• Former USU student Victoria Hewlett sued the school for allegedly mishandling sexual assault allegations from her and multiple other women involving then-Sigma Chi fraternity member Jason Relopez. The lawsuit claimed that five women had reported to the school that Relopez sexually assaulted them before Hewlett’s attack in 2015. The school said Relopez had been on its “radar” but denied receiving five previous assault reports.
• Relopez was sentenced in 2016 to a year in jail for attempted rape and attempted forcible sex abuse, and as part of his plea deal, admitted raping Hewlett and another USU student.
• Her suit also alleged USU mishandled similar reports involving Ryan Wray, then-president of Pi Kappa Alpha, which is around the corner from Sigma Chi. Prosecutors said Wray inappropriately touched a woman at the fraternity in 2014, while he was assigned to keep watch over incapacitated partygoers. He pleaded guilty to attempted forcible sex abuse and was sentenced to six months in jail.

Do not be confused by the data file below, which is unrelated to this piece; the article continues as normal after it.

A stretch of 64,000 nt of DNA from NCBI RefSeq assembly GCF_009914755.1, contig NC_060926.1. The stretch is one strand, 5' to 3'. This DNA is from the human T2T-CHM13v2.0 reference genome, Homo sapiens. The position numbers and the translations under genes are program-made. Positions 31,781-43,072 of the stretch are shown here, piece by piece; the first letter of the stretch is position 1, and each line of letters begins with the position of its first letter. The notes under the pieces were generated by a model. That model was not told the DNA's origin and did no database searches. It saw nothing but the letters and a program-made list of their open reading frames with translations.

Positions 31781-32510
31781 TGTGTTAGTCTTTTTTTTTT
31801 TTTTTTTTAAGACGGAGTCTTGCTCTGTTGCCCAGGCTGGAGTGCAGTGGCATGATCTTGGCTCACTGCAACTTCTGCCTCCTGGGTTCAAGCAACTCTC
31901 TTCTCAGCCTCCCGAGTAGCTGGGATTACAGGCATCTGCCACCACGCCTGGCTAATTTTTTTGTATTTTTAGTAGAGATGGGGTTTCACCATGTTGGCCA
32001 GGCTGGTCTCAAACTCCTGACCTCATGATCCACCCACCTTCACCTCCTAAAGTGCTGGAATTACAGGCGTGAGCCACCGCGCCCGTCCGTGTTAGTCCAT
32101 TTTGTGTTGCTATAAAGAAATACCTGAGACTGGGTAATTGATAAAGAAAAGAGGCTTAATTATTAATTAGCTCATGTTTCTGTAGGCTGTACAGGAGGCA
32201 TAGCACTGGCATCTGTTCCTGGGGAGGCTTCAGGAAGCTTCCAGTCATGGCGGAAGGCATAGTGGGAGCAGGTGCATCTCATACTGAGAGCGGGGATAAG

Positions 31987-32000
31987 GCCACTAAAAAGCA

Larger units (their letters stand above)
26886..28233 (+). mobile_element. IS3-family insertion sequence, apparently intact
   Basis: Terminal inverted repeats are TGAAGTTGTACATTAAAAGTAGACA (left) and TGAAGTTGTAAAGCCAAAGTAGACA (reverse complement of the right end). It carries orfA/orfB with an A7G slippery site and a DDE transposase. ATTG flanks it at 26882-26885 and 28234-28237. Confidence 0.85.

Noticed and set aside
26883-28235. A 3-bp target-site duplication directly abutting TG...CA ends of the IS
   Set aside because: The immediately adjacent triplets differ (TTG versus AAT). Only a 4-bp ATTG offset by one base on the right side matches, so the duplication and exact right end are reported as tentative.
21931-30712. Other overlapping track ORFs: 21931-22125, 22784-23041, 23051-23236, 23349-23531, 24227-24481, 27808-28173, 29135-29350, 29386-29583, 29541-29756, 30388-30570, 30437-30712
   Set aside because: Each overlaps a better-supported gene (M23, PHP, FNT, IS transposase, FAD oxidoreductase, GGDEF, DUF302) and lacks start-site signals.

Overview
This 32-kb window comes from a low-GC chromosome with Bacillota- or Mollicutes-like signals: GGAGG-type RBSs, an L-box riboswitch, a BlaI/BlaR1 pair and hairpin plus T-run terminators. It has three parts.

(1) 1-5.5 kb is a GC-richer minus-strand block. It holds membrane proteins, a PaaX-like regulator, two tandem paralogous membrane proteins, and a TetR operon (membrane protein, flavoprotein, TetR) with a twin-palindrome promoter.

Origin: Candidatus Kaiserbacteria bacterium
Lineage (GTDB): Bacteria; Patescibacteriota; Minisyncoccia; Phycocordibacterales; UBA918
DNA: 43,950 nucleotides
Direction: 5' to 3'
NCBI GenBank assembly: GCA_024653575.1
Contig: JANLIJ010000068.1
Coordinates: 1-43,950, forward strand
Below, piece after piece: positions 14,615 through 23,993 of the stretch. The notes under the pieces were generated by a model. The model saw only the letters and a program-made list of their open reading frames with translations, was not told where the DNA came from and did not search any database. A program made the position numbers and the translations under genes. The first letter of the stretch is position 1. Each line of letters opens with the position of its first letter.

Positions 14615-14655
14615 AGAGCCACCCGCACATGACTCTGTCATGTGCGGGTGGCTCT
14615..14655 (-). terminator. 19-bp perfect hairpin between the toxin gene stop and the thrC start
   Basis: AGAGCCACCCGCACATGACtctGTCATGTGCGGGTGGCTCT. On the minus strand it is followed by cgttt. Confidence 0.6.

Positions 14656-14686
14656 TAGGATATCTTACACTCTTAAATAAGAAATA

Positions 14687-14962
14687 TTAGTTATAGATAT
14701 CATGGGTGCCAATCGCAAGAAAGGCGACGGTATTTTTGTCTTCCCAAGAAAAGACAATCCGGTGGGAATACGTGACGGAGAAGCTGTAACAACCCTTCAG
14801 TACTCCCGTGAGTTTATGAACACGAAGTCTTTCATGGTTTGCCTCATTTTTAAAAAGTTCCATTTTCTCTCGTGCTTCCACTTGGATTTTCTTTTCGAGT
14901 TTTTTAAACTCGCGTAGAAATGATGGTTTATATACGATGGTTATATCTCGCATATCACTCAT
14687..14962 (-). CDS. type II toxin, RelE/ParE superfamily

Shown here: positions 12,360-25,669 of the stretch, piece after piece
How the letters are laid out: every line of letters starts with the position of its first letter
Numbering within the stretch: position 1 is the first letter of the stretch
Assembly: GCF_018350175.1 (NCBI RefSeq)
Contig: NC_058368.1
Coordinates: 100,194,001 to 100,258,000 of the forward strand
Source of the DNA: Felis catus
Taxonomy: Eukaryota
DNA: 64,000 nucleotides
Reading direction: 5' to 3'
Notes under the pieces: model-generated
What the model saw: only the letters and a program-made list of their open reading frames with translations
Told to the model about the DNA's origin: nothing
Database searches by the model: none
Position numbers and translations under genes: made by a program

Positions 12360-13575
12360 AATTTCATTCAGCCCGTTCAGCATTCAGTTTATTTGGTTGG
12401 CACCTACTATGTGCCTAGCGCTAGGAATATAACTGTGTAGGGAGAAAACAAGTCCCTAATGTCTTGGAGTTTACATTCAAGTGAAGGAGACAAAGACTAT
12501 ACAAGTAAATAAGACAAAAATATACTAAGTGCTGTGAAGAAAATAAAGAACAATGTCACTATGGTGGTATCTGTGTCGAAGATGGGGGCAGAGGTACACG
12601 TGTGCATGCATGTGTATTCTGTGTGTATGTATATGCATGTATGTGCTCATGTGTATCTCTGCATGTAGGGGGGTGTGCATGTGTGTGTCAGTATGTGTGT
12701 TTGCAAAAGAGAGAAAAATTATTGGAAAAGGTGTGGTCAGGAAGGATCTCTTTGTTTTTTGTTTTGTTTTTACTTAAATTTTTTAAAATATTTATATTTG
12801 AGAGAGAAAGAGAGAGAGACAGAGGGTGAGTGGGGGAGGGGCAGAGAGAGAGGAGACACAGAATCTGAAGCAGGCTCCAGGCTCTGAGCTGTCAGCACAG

• Hewlett accepted a $250,000 settlement in 2018 that required the school to increase its oversight of its Greek system.
An abusive piano department
The DOJ report also mentioned USU’s investigation into its piano department, noting that those who came forward with years-old complaints in 2018 did not know where to report discrimination during their time at USU.
• An investigator hired by USU found students had endured a “pervasive culture” of sexism, a “disturbing” pattern of sexual violence and psychological abuse by faculty.
• Administrators had done little to address that culture amid multiple students allegations of mistreatment by faculty as recently as 2017, a report said. That included a student alleging she was raped by a teacher in 2009.
A settlement with DOJ
USU settled the federal investigation by agreeing to improve its response in the future. At the time, USU President Noelle Cockett said the school would promptly respond to accusations moving forward and “should have done better.”
Editor’s note • The Tribune generally does not identify sexual assault victims; the women identified in this story agreed to the use of their names.